The only thing that we need to do now is simply to cease violence, to observe the Sharm el-Sheikh memorandum, and get back to the business of peace making. There is no need for any kind of international force or international for the parties. The parties need to simply to say to themselves and to the world and to their respective peoples, if they want peace or if they don't want peace. So we need to resume the peace talks, period.
With regard to the, to the Israeli soldiers, the secretary- general briefed me about the contacts that he and his people and the Red Cross conducted, with regard to this sad affair, to no avail yet, to no avail yet.
Hezbollah hasn't yet given to the different mediators any, any signal that the soldiers are there. We want to know that they are there. We need them to be visible. This is a pre-condition for any kind of future demarge (ph).
QUESTION: Mr. Minister, first, just a quick follow-up on the peace process -- on the peace process. If today's actions by both the Israelis and the Palestinians go ahead as planned, what would be the next step in trying to revive the peace process, to get talks back on schedule? And secondly, the Lebanese government this morning rejected the secretary-general's report, which, as you know, called for government troops to deploy down to the border.
BEN-AMI: With regard to the reactivation of the peace process, it was inherent in the Sharm memorandum that after the cessation of hostilities, and one of the parties abide by their commitments, within a couple of weeks, Israelis and the Palestinians, together with the Americans, will explore the ways to resume the talks.
Prime Minister Barak is scheduled to be here in America, I know that Chairman Arafat will be here probably next week. And this is a very good opportunity for the president, in unilateral meetings, with the -- with them to explore indeed, according to the letter and the spirit of Sharm el-Sheikh, what will be the best way to reactivate the peace process.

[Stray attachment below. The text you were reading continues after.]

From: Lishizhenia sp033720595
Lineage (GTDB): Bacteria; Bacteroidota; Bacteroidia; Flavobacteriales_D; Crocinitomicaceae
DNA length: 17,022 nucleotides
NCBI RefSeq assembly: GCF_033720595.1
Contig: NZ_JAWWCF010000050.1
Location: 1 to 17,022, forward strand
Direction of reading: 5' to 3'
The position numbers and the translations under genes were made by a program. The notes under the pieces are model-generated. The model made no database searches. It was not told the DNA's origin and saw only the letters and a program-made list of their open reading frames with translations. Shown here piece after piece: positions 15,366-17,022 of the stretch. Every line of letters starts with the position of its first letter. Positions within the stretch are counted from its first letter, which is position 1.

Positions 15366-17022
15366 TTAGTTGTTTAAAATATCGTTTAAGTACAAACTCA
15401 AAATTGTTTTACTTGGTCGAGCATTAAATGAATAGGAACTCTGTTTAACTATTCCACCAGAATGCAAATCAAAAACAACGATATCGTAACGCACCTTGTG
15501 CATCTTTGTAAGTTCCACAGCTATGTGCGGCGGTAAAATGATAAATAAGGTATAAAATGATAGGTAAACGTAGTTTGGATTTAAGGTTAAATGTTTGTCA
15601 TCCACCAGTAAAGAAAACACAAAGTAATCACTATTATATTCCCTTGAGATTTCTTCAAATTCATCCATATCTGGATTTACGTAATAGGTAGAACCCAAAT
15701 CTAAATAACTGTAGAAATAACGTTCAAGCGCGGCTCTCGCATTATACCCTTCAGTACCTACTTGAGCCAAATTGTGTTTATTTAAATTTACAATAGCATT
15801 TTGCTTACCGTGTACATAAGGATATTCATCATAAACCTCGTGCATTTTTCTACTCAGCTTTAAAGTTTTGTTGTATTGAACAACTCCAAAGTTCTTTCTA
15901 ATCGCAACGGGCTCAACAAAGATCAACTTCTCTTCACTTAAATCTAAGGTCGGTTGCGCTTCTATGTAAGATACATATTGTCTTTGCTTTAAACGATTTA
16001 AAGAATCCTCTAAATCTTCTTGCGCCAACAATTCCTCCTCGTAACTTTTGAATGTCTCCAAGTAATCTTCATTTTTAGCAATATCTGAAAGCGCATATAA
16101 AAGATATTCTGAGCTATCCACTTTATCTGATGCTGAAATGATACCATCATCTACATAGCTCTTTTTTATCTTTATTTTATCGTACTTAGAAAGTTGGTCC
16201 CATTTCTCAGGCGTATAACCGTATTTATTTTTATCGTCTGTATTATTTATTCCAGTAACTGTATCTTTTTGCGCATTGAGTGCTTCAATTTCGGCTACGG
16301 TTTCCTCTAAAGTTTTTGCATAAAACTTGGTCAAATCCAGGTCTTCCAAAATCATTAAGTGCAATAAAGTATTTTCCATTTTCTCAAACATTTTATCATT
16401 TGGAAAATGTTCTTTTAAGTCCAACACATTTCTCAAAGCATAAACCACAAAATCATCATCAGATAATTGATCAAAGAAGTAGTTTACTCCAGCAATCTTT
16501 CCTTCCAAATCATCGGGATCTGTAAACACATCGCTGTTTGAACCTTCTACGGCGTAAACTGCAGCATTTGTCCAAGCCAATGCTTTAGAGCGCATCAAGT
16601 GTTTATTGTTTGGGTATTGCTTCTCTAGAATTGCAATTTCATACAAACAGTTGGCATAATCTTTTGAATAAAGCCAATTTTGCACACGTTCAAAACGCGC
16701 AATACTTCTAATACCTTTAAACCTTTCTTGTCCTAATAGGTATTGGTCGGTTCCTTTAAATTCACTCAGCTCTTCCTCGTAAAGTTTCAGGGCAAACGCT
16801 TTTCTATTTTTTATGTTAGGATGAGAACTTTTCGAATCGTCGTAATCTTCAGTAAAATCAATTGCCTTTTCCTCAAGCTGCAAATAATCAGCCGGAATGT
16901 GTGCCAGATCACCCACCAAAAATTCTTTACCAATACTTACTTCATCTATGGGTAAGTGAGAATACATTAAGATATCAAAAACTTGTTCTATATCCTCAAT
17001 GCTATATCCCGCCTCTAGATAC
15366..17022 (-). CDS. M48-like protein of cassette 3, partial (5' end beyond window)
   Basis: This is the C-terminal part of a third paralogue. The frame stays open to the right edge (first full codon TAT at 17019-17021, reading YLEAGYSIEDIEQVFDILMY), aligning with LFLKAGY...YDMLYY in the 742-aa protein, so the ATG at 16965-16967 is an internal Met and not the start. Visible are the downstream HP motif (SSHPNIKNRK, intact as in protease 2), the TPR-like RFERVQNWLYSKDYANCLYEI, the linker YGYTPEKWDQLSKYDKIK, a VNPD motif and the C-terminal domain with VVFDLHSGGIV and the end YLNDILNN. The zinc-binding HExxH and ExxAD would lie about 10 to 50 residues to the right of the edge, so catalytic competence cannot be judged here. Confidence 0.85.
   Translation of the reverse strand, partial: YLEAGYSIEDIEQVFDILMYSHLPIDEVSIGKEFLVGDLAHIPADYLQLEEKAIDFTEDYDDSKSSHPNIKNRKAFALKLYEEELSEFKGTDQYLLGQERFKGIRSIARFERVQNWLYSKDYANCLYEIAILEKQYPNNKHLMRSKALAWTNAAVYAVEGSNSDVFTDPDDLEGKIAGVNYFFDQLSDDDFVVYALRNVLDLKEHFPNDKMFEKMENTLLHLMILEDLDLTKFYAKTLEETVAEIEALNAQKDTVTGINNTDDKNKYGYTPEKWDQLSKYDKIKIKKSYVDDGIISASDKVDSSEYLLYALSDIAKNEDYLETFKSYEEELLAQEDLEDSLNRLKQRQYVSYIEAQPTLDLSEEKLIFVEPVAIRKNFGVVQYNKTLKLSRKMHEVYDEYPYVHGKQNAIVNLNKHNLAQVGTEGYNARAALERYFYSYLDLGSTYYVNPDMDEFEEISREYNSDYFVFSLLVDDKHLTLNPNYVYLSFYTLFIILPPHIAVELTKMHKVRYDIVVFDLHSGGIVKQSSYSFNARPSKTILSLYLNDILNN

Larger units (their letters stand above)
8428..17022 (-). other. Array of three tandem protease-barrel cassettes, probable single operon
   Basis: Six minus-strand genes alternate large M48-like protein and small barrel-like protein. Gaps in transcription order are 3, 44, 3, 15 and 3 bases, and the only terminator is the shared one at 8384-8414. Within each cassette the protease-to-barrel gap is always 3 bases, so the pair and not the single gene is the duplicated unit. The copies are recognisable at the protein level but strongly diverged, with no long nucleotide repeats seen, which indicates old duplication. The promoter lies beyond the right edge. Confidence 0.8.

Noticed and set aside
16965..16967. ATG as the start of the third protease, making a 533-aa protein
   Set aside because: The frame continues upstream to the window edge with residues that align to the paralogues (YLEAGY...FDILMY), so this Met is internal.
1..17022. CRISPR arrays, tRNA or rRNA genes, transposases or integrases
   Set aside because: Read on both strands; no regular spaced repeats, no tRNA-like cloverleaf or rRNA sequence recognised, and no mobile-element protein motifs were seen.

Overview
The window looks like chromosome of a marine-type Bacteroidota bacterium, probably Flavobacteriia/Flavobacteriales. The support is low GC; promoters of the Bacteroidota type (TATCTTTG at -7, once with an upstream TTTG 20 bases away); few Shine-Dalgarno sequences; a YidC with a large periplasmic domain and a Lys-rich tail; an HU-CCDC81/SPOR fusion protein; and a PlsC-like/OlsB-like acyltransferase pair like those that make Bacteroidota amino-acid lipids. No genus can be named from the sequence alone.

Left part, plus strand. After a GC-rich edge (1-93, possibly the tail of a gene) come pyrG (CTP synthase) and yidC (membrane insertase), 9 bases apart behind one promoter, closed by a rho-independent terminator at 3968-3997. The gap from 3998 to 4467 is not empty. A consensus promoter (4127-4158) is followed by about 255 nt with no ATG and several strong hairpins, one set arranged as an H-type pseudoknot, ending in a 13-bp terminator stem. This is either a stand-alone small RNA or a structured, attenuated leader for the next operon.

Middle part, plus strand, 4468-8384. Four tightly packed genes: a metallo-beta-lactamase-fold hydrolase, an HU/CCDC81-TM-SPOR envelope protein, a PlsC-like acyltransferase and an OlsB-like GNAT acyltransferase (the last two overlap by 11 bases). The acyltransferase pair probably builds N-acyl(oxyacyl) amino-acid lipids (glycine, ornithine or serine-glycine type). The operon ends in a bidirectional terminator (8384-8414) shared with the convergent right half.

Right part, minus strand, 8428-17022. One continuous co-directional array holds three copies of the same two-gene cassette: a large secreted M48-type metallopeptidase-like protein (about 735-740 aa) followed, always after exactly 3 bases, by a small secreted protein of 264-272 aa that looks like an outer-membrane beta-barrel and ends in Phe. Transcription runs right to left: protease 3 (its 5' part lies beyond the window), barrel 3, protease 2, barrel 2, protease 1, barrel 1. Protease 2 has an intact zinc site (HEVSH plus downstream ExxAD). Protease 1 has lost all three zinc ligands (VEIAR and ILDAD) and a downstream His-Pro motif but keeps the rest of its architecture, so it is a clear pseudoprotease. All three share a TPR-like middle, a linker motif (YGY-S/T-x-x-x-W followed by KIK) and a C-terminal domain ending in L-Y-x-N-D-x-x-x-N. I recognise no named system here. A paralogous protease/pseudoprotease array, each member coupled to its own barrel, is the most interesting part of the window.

It remains our policy that the only solution to the problem between us and the Palestinians is, indeed, a political one. This is why we need to bring down the level of violence and get back to the business of peace making. With regard to Lebanon, it is up to the U.N. to see that the Lebanese government abides by its international commitments. I hear Arab parties frequently use the term "international legitimacy." Well, here we have international legitimacy. We want international legitimacy to be respected in Lebanon. As simple as that. Thank you.
QUESTION: Prime minister, one more question, please.
HEMMER: All right, there we had the very latest from the United Nations in New York with the Israeli foreign minister, the acting foreign minister right now for the Israeli government.